Brain Tumors Glow ‘Like Lava’ With New Surgical Probe

Neurosurgeons can now follow a glowing road map that points the way to cancerous brain tissue, leading thereby to a more effective surgical excision.

Researchers at the Norris Cotton Cancer Center and the Thayer School of Engineering at Dartmouth College, Hanover, N.H., have developed a probe that uses protoporphyrin IX fluorescence, oxygen saturation, hemoglobin concentration, and cell morphology to differentiate cancerous tissue from normal.

The probe identified 94% of glioma tissue in a small pilot study (J. Biomed. Opt. 2012 May 4 [doi:10.1117/1.JBO.17.5.056008]).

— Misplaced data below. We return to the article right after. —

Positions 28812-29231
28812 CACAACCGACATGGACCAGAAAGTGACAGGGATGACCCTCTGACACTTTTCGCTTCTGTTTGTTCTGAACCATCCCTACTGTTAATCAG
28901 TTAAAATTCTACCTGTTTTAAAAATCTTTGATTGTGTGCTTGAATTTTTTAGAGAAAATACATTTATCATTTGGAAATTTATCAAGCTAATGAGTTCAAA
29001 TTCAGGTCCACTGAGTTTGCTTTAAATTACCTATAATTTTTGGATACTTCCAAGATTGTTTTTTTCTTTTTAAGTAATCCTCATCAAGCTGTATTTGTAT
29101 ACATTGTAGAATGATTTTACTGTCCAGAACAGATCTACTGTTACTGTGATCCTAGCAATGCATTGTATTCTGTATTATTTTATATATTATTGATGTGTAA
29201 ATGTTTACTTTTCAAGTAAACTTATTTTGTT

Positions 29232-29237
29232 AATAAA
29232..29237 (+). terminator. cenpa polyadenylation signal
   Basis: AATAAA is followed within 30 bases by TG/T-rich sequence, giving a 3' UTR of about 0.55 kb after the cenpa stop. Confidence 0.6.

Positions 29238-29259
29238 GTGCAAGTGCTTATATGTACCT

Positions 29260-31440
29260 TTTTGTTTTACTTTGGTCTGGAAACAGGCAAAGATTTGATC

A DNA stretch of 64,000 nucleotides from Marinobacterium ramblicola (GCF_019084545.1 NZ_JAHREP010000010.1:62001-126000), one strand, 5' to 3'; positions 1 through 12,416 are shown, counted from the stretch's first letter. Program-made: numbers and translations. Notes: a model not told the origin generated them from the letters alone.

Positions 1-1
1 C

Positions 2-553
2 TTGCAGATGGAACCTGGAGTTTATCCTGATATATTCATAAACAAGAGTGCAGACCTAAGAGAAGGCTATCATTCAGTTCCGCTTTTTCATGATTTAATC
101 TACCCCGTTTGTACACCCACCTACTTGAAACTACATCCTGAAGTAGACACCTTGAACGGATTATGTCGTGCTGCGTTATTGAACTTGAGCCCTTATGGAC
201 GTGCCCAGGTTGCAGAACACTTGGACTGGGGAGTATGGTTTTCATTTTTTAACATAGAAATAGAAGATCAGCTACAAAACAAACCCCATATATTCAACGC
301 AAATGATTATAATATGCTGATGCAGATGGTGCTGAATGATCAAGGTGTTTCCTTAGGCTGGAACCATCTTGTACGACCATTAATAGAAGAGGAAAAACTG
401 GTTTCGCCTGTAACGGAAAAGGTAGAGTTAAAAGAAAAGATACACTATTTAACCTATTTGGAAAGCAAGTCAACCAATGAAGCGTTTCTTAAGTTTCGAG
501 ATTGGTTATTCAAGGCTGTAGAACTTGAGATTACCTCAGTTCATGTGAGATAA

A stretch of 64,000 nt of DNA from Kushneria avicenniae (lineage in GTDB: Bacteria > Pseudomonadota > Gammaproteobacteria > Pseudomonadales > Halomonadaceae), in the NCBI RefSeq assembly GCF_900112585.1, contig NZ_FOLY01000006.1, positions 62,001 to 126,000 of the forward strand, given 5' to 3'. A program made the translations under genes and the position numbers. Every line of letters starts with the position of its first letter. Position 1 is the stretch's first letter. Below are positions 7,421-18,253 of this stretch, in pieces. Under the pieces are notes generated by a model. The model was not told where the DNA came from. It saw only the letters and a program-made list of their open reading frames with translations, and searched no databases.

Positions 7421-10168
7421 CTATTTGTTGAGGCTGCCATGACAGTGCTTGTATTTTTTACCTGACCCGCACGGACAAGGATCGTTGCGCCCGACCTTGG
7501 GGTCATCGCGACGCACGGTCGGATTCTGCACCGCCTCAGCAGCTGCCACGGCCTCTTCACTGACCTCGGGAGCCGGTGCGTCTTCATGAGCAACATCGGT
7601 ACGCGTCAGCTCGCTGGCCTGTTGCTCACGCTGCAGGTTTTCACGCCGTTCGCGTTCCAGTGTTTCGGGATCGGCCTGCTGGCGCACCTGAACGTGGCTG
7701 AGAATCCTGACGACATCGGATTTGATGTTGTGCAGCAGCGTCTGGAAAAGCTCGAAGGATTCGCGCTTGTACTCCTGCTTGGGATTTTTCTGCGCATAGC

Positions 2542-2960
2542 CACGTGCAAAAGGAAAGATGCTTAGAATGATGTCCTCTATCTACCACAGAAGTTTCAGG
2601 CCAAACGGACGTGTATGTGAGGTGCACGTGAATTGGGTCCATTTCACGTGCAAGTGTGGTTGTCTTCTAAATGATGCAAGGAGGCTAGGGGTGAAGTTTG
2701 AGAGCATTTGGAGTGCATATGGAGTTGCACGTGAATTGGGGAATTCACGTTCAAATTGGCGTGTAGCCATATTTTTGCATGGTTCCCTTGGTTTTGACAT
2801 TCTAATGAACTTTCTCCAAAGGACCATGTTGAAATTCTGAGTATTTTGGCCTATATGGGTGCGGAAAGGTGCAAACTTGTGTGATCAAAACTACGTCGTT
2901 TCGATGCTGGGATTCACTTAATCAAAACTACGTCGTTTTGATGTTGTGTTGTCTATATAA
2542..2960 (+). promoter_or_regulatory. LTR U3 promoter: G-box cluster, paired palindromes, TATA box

Photo courtesy Keith Paulsen, PhD, and Norris Cotton Cancer Center.
Researchers at Norris Cotton Cancer Center and the Thayer School of Engineering at Dartmouth College have developed a probe that gives a glowing view of low-grade tumors.

Research in Germany 15 years ago suggested that such a tool would identify only highly metabolic primary tumors. But augmenting the fluorescence technique with a computer algorithm that added the other cellular features gave surgeons a “jaw-dropping” view of low-grade tumors.

“The tumor glowed like lava,” said Keith Paulsen, Ph.D., a professor of biomedical engineering at the school of engineering and a member of the cancer imaging and radiobiology research program at Norris Cotton Cancer Center.

The team will next evaluate their technique on lung cancers, with investigations of other tumor types to follow.

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